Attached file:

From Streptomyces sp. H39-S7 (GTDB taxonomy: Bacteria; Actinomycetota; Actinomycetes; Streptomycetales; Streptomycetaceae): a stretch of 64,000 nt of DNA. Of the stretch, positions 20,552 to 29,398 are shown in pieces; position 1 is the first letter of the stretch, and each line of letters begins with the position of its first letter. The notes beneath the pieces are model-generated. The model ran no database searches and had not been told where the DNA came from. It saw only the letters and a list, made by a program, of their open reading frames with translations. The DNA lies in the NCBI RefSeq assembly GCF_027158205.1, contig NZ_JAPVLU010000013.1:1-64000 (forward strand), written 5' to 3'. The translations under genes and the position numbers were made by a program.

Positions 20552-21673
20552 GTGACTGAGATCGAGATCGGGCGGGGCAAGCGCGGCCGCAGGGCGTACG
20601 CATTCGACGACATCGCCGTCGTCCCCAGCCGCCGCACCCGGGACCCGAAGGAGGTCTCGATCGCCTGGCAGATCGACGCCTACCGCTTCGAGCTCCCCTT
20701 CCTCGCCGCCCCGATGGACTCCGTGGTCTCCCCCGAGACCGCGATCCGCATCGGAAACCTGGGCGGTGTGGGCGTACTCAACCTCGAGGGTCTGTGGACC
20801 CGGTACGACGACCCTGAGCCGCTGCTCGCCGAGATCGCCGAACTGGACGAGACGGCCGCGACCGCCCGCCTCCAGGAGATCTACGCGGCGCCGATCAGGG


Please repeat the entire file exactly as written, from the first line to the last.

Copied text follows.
From Streptomyces sp. H39-S7 (GTDB taxonomy: Bacteria; Actinomycetota; Actinomycetes; Streptomycetales; Streptomycetaceae): a stretch of 64,000 nt of DNA. Of the stretch, positions 20,552 to 29,398 are shown in pieces; position 1 is the first letter of the stretch, and each line of letters begins with the position of its first letter. The notes beneath the pieces are model-generated. The model ran no database searches and had not been told where the DNA came from. It saw only the letters and a list, made by a program, of their open reading frames with translations. The DNA lies in the NCBI RefSeq assembly GCF_027158205.1, contig NZ_JAPVLU010000013.1:1-64000 (forward strand), written 5' to 3'. The translations under genes and the position numbers were made by a program.

Positions 20552-21673
20552 GTGACTGAGATCGAGATCGGGCGGGGCAAGCGCGGCCGCAGGGCGTACG
20601 CATTCGACGACATCGCCGTCGTCCCCAGCCGCCGCACCCGGGACCCGAAGGAGGTCTCGATCGCCTGGCAGATCGACGCCTACCGCTTCGAGCTCCCCTT
20701 CCTCGCCGCCCCGATGGACTCCGTGGTCTCCCCCGAGACCGCGATCCGCATCGGAAACCTGGGCGGTGTGGGCGTACTCAACCTCGAGGGTCTGTGGACC
20801 CGGTACGACGACCCTGAGCCGCTGCTCGCCGAGATCGCCGAACTGGACGAGACGGCCGCGACCGCCCGCCTCCAGGAGATCTACGCGGCGCCGATCAGGG